Colonic administration of 2,4,6-trinitrobenzene sulfonic acid (TNBS) induced acute colitis in mice and elicited a Th1 immune response. Th17 cells are believed to play a major role in TNBS-induced colitis. The aim of this study is to investigate the roles of interleukin (IL)-17 and interferon (IFN)-γ in the pathogenesis of TNBS-induced acute colitis. We assessed the inflammation scores of TNBS-induced acute colitis in wild-type (WT), IL-17 knockout (KO), and IFN-γ KO mice and measured the levels of inflammatory cytokines using real-time PCR and ELISAs. Histology data showed that IL-17 KO mice with TNBS-induced colitis had significantly lower neutrophil infiltration and inflammatory macroscopic scores compared to the IFN-γ KO mice and WT mice. Intraperitoneal injection of anti-IL-17 monoclonal antibody confirmed a specific role for IL-17 in TNBS-induced acute colitis in the 3 strains of mice. The severity of colitis was higher in IFN-γ KO mice and lower in IL-17 KO mice compared to WT mice. Our data suggested that IL-17 signaling plays a critical role in the local inflammation of TNBS-induced colitis, while IFN-γ was not an important mediator of the local inflammation response. IL-17 may represent a target for therapeutic intervention in inflammatory bowel disease patients. PMID:23030668

  12. Potential microRNA biomarkers for acute ischemic stroke.

    PubMed

    Zeng, Ye; Liu, Jing-Xia; Yan, Zhi-Ping; Yao, Xing-Hong; Liu, Xiao-Heng

    2015-12-01

    Acute ischemic stroke is a significant cause of high morbidity and mortality in the aging population globally. However, current therapeutic strategies for acute ischemic stroke are limited. Atherosclerotic plaque is considered an independent risk factor for acute ischemic stroke. To identify biomarkers for carotid atheromatous plaque, bioinformatics analysis of the gene microarray data of plaque and intact tissue from individuals was performed. Differentially expressed genes (DEGs) were identified using the Multtest and Limma packages of R language, including 56 downregulated and 69 upregulated DEGs. Enriched microRNA (miRNA or miR) DEGs networks were generated using WebGestalt software and the STRING databases, and the miRNAs were validated using serum from acute ischemic stroke patients with reverse transcription quantitative PCR (RT‑qPCR). Four confirmed differentially expressed miRNAs (miR‑9, ‑22, ‑23 and ‑125) were associated with 28 upregulated DEGs, and 7 miRNAs (miR‑9, ‑30, ‑33, ‑124, ‑181, ‑218 and ‑330) were associated with 25 downregulated DEGs. Gene ontology (GO) function suggested that the confirmed miRNA‑targeted DEGs predominantly associated with signal transduction, the circulatory system, biological adhesion, striated muscle contraction, wound healing and the immune system. The confirmed miRNA‑targeted genes identified serve as potential therapeutic targets for acute ischemic stroke. PMID:26459744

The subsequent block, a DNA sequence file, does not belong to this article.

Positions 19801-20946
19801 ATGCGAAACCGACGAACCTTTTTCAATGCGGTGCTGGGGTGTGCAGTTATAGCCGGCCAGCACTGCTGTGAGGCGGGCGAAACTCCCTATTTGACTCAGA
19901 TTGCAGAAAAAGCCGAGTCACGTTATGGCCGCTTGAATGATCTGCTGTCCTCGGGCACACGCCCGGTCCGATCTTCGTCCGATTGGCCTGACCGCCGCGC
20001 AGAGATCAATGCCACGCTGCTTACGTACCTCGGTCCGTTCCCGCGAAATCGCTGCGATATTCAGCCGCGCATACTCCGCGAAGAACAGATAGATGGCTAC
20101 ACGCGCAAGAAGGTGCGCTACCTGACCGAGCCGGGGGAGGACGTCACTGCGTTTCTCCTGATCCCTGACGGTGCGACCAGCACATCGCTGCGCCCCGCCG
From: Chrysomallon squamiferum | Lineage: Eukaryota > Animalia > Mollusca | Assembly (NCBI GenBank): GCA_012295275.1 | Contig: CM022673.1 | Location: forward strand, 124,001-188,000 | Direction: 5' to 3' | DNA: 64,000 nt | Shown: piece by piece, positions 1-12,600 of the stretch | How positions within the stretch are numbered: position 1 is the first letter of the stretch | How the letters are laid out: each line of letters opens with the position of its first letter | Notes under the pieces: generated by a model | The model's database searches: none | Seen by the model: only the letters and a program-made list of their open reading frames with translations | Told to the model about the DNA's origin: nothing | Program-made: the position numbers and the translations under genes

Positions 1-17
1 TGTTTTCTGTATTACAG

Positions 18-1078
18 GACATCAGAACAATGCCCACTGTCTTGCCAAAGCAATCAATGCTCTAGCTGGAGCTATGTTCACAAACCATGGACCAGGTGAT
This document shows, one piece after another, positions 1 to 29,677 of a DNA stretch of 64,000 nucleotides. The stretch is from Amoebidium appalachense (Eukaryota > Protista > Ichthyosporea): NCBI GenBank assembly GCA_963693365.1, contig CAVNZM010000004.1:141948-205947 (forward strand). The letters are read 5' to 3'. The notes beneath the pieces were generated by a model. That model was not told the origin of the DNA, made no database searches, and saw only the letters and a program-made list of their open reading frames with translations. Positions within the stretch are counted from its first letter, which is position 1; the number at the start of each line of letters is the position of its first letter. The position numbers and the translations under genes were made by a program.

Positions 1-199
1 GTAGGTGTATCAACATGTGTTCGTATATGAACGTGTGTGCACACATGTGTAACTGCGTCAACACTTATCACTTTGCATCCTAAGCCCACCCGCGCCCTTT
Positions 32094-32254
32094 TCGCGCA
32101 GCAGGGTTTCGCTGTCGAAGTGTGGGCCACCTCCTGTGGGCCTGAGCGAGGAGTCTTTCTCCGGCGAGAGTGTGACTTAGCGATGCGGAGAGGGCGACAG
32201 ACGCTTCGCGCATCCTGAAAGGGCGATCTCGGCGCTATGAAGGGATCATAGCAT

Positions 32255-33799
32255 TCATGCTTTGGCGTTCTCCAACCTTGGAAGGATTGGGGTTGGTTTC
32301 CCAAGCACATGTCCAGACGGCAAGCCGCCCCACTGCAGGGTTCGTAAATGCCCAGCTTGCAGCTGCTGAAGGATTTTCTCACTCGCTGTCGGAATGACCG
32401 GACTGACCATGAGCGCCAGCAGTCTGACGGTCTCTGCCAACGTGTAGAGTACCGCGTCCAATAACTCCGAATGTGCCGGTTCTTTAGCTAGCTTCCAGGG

13. Acute colitis produced by chemotactic peptides in rats and mice.

    PubMed Central

    Chester, J. F.; Ross, J. S.; Malt, R. A.; Weitzman, S. A.

    1985-01-01